Because the lawsuit involved plaintiff and defendants being residents of different states (diversity jurisdiction) the Federal Arbitration Act (FAA) applied, and the applicable substantive law was California law. Section 2 of the FAA provides that written arbitration agreements “shall be valid, irrevocable, and enforceable, save upon such grounds as exist at law or in equity for the revocation of any contract.” Bragg pleaded that the arbitration provision in the TOS was “both procedurally and substantively unconscionable and is itself evidence of defendants’ scheme to deprive Plaintiff (and others) of both their money and their day in court.”

The Judge examined unconscionability under California law, which “has both procedural and substantive components”:

The procedural component can be satisfied by showing (1) oppression through the existence of unequal bargaining positions or (2) surprise through hidden terms common in the context of adhesion contracts. … The substantive component can be satisfied by showing overly harsh or one-sided results that “shock the conscience.” … The two elements operate on a sliding scale such that the more significant one is, the less significant the other need be.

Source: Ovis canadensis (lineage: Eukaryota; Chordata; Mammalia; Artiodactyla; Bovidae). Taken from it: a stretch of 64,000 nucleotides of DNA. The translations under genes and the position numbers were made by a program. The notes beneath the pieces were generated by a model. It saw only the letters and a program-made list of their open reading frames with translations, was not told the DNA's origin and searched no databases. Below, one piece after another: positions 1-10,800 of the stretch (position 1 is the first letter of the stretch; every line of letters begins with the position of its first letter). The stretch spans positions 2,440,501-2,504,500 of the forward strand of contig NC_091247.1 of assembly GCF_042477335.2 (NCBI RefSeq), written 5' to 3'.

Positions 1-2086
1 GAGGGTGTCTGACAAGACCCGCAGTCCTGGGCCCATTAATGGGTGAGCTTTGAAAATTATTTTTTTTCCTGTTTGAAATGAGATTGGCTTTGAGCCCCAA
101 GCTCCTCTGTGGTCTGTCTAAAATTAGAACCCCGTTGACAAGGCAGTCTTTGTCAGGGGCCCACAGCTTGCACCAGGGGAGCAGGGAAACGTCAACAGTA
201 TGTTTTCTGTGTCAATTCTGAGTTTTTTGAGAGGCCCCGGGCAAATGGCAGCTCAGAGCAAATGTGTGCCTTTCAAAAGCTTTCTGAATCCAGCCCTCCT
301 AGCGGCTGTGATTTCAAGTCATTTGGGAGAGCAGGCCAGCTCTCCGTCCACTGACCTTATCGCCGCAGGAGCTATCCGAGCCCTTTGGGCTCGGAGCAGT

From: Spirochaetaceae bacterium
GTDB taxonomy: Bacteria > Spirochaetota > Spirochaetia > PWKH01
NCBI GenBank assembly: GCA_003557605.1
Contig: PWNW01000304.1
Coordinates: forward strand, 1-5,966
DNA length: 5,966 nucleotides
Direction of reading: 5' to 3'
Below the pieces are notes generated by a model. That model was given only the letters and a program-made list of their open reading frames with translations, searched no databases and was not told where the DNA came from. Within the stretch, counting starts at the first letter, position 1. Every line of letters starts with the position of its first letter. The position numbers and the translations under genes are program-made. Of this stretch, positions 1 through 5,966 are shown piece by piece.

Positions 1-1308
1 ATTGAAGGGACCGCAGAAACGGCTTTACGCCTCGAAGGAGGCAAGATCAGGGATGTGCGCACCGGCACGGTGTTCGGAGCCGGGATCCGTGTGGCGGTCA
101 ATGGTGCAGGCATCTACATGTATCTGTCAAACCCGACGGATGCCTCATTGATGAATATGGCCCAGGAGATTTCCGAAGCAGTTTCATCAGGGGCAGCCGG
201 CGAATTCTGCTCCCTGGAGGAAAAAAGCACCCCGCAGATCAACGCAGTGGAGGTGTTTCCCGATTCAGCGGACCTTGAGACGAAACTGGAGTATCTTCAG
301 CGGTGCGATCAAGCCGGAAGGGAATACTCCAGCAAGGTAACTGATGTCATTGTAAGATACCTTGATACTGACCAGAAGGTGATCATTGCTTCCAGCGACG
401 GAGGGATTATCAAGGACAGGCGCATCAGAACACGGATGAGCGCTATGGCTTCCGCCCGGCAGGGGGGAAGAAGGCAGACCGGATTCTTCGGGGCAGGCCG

Judge Robreno found that the arbitration provision was both procedurally and substantively unconscionable.

It was procedurally unconscionable because it was a contract of adhesion. Such a contract is:

a standardized contract, which, imposed and drafted by the party of superior bargaining strength, relegates to the subscribing party only the opportunity to adhere to the contract or reject it. … When the weaker party is presented the clause and told to ‘take it or leave it’ without the opportunity for meaningful negotiation, oppression, and therefore procedural unconscionability, are present

Such was the case here. First the element of one-sidedness: